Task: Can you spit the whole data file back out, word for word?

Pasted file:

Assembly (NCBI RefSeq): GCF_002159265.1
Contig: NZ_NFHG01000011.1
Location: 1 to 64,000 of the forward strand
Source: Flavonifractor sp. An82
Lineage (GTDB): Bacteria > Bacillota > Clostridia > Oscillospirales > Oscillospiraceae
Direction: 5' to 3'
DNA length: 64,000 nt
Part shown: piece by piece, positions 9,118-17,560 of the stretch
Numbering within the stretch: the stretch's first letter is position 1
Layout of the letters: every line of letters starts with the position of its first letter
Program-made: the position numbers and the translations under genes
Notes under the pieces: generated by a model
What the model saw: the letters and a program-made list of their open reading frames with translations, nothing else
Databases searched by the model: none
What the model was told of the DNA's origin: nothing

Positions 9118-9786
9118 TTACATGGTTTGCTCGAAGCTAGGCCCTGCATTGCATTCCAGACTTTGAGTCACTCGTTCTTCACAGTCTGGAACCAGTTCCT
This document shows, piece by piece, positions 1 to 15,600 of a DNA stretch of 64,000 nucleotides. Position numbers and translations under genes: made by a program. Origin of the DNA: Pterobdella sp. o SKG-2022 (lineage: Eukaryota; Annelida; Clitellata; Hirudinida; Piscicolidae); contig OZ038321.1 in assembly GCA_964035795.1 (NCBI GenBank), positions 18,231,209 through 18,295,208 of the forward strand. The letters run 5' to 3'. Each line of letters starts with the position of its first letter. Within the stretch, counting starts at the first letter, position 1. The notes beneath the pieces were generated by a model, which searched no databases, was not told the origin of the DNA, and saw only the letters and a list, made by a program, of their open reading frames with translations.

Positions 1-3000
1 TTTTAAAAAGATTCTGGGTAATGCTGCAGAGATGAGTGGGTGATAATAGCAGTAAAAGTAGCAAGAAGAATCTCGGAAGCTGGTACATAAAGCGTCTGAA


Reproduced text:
Assembly (NCBI RefSeq): GCF_002159265.1
Contig: NZ_NFHG01000011.1
Location: 1 to 64,000 of the forward strand
Source: Flavonifractor sp. An82
Lineage (GTDB): Bacteria > Bacillota > Clostridia > Oscillospirales > Oscillospiraceae
Direction: 5' to 3'
DNA length: 64,000 nt
Part shown: piece by piece, positions 9,118-17,560 of the stretch
Numbering within the stretch: the stretch's first letter is position 1
Layout of the letters: every line of letters starts with the position of its first letter
Program-made: the position numbers and the translations under genes
Notes under the pieces: generated by a model
What the model saw: the letters and a program-made list of their open reading frames with translations, nothing else
Databases searched by the model: none
What the model was told of the DNA's origin: nothing

Positions 9118-9786
9118 TTACATGGTTTGCTCGAAGCTAGGCCCTGCATTGCATTCCAGACTTTGAGTCACTCGTTCTTCACAGTCTGGAACCAGTTCCT
This document shows, piece by piece, positions 1 to 15,600 of a DNA stretch of 64,000 nucleotides. Position numbers and translations under genes: made by a program. Origin of the DNA: Pterobdella sp. o SKG-2022 (lineage: Eukaryota; Annelida; Clitellata; Hirudinida; Piscicolidae); contig OZ038321.1 in assembly GCA_964035795.1 (NCBI GenBank), positions 18,231,209 through 18,295,208 of the forward strand. The letters run 5' to 3'. Each line of letters starts with the position of its first letter. Within the stretch, counting starts at the first letter, position 1. The notes beneath the pieces were generated by a model, which searched no databases, was not told the origin of the DNA, and saw only the letters and a list, made by a program, of their open reading frames with translations.

Positions 1-3000
1 TTTTAAAAAGATTCTGGGTAATGCTGCAGAGATGAGTGGGTGATAATAGCAGTAAAAGTAGCAAGAAGAATCTCGGAAGCTGGTACATAAAGCGTCTGAA